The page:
Todd Jones: The Tigers' less-than-overpowering-but-still-effective closer emerges from the bullpen to the strains of contemporary Christian pop. What the Heck? Seriously, I think this is awesome. Distinctive entrance music in baseball is one of the best parts of the stadium experience.
And speaking of distinctive entrance music: Nice segue. Did anyone ever find out what Vernon's tremendous snapping walking-to-the-plate song was? Anyone?
Curtis Granderson: May share his time in center with righty-batting Omar Infante this year. This new stream of downtime will give him even more opportunities than he'd otherwise have to give interviews to the alternative sports media like The Big Lead about such topics as whether Ryan Freel uses Craigslist to solicit female companionship during the daytime in spring training. "I could see a player putting that out there, because each player has different things they have to do everyday that gets them ready for games, and I wouldn’t be surprised if mid-morning action wasn’t one of them. It might get you really light on your feet, and Ryan Freel is a fast runner, so maybe."
Marcus Thames: FREE MARCUS THAMES! Thames figures to see most of his time at first base this year, sharing the position with Sean Casey. I guess being a sure-thing 40-homer DH doesn't go as far as it used to.
Carlos Guillen: .330 career BABIP in 3459 career PA. Write off last year's line as a fluke at your own risk.
Brandon Inge: 10.0 career HR/Fly%. 14.4 last year. See last year's line as anything other than a fluke at your own risk.
Joel Zumaya: Despite his eye-popping strikeout rate and unofficial AL popups-to-the-catcher crown (20.4% IFFB), Zoom is determined to be a pitcher rather than a thrower this year, and intends to measure that success by monitoring his groundball rate. "There aren't going to be too many 101s and 102s this year," he told the Free Press's John Lowe. "I'm going to go out there and pitch this year. I hope I get those ground balls." Interesting. I'd hesitate to recommend this path for him, but I guess that's why I'm not a pitching coach. But if it ain't broke, why fix it?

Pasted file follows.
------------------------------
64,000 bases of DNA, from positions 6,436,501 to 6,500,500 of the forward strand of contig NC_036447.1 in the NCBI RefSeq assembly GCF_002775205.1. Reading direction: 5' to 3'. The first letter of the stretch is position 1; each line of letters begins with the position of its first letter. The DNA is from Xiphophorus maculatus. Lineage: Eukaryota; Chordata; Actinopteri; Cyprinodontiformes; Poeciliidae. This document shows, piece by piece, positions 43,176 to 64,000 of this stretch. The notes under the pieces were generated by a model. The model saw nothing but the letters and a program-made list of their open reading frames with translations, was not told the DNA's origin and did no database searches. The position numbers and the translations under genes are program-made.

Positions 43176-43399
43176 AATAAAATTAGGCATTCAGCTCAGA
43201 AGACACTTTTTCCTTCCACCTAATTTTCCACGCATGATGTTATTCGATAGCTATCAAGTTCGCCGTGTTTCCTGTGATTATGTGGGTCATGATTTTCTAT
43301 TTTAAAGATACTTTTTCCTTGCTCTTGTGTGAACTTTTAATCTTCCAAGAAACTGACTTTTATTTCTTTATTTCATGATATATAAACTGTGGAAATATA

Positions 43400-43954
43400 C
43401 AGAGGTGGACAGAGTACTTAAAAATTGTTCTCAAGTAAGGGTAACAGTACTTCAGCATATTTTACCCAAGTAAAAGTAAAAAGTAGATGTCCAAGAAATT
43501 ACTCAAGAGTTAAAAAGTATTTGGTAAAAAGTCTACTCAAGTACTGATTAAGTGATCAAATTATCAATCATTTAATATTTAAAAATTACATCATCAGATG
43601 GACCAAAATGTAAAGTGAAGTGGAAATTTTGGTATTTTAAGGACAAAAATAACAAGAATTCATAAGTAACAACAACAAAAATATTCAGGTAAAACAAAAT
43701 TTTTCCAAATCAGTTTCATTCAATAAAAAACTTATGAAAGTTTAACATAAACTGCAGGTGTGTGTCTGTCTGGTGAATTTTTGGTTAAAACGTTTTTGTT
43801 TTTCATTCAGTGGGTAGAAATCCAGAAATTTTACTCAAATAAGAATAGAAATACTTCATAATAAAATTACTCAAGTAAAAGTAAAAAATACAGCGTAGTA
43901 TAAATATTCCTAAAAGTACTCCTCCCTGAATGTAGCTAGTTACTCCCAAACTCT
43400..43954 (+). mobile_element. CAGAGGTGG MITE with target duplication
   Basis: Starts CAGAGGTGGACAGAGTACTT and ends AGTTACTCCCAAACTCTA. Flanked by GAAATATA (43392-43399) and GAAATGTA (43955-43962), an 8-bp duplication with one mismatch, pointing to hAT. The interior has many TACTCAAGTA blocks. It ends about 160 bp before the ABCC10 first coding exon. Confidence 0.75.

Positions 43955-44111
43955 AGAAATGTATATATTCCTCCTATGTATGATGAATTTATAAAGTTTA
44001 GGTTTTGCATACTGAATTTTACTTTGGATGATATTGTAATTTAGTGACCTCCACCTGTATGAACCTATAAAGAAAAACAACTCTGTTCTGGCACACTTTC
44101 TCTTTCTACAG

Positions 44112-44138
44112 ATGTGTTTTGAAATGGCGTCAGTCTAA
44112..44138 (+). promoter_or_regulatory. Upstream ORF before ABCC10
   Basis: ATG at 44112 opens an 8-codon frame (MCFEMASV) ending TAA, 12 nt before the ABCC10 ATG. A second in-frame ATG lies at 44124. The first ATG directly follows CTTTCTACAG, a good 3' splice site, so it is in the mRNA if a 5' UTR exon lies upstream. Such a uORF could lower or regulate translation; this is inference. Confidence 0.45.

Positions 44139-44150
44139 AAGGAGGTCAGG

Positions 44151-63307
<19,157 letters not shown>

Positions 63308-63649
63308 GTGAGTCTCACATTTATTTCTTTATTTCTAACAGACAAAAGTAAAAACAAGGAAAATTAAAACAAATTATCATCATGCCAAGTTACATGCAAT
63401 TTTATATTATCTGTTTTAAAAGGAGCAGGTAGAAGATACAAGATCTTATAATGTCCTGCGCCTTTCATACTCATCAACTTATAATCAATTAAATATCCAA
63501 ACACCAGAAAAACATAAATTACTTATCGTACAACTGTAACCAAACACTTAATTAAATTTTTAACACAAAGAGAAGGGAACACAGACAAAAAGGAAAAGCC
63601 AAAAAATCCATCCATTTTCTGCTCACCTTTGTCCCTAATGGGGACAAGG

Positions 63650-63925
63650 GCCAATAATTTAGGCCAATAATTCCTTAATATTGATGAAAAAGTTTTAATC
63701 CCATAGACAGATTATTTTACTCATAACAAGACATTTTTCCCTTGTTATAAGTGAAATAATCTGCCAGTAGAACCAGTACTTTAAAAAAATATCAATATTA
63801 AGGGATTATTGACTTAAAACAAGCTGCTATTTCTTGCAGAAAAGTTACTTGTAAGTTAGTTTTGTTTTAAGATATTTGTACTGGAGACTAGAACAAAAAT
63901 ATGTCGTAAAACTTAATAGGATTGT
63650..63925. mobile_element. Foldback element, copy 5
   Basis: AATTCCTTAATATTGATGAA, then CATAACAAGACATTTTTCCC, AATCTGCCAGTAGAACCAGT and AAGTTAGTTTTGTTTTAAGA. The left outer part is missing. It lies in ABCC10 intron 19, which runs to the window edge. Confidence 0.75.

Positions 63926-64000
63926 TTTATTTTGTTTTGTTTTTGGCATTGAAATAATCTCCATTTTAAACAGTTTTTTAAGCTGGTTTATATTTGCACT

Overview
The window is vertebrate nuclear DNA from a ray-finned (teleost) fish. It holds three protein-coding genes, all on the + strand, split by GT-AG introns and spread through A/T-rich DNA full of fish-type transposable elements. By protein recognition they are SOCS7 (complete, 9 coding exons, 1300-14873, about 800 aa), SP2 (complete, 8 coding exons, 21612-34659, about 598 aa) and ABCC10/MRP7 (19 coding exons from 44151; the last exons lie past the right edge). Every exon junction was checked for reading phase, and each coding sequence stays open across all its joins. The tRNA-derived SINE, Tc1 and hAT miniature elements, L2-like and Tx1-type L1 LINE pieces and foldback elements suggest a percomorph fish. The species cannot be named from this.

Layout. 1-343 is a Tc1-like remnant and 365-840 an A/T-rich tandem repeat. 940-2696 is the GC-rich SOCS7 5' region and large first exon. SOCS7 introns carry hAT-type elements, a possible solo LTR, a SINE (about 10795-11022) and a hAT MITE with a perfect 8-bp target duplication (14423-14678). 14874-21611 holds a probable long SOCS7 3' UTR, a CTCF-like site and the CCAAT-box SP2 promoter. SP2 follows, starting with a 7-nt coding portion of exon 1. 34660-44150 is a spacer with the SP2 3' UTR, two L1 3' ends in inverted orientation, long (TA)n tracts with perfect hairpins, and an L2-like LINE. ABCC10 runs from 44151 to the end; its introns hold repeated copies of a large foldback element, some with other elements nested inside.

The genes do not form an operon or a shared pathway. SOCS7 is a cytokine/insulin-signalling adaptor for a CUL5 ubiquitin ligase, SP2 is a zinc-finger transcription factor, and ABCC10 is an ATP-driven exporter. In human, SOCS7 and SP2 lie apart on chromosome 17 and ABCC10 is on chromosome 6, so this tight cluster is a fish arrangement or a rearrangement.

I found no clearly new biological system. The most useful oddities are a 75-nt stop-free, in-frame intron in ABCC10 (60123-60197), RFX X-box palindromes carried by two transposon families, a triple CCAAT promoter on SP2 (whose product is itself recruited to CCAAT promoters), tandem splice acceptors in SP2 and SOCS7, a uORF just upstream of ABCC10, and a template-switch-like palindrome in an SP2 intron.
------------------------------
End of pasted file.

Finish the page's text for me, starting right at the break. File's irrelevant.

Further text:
Mike Rabelo: The 27-year-old career minor leaguer gets to be the backup catcher while Vance Wilson nurses his sore throwing elbow on the 15-day DL. Leyland doesn't intend to give Pudge more playing time than he normally would, so the switch-hitting Rabelo will play a couple of times a week. He has only one major-league plate appearance: on September 28 last year, he pinch-hit for Matt Stairs against Kansas City's Jimmy Gobble and struck out.
The stats in this chart probably border on overkill, but I don't care. Batted-ball and Leverage Index data are available at Fangraphs. LHP% and LHB% refer to the percentage of pitchers or batters faced by the player in question who happened to be lefthanded. Extreme values should expose players whose gross stats may be inflated by playing in a platoon. Marcus Thames is probably the best example here, but he's still awesome. Those Lefty-Opposition Rates were extrapolated from the splits available at Baseball Reference, the only site I know of that actually lists PA splits. Hail to thee, Baseball Reference! K% and BB% are strikeouts and walks respectively as a percentage of plate appearances. Everything else, most notably the AL average statistics, is available at The Hardball Times.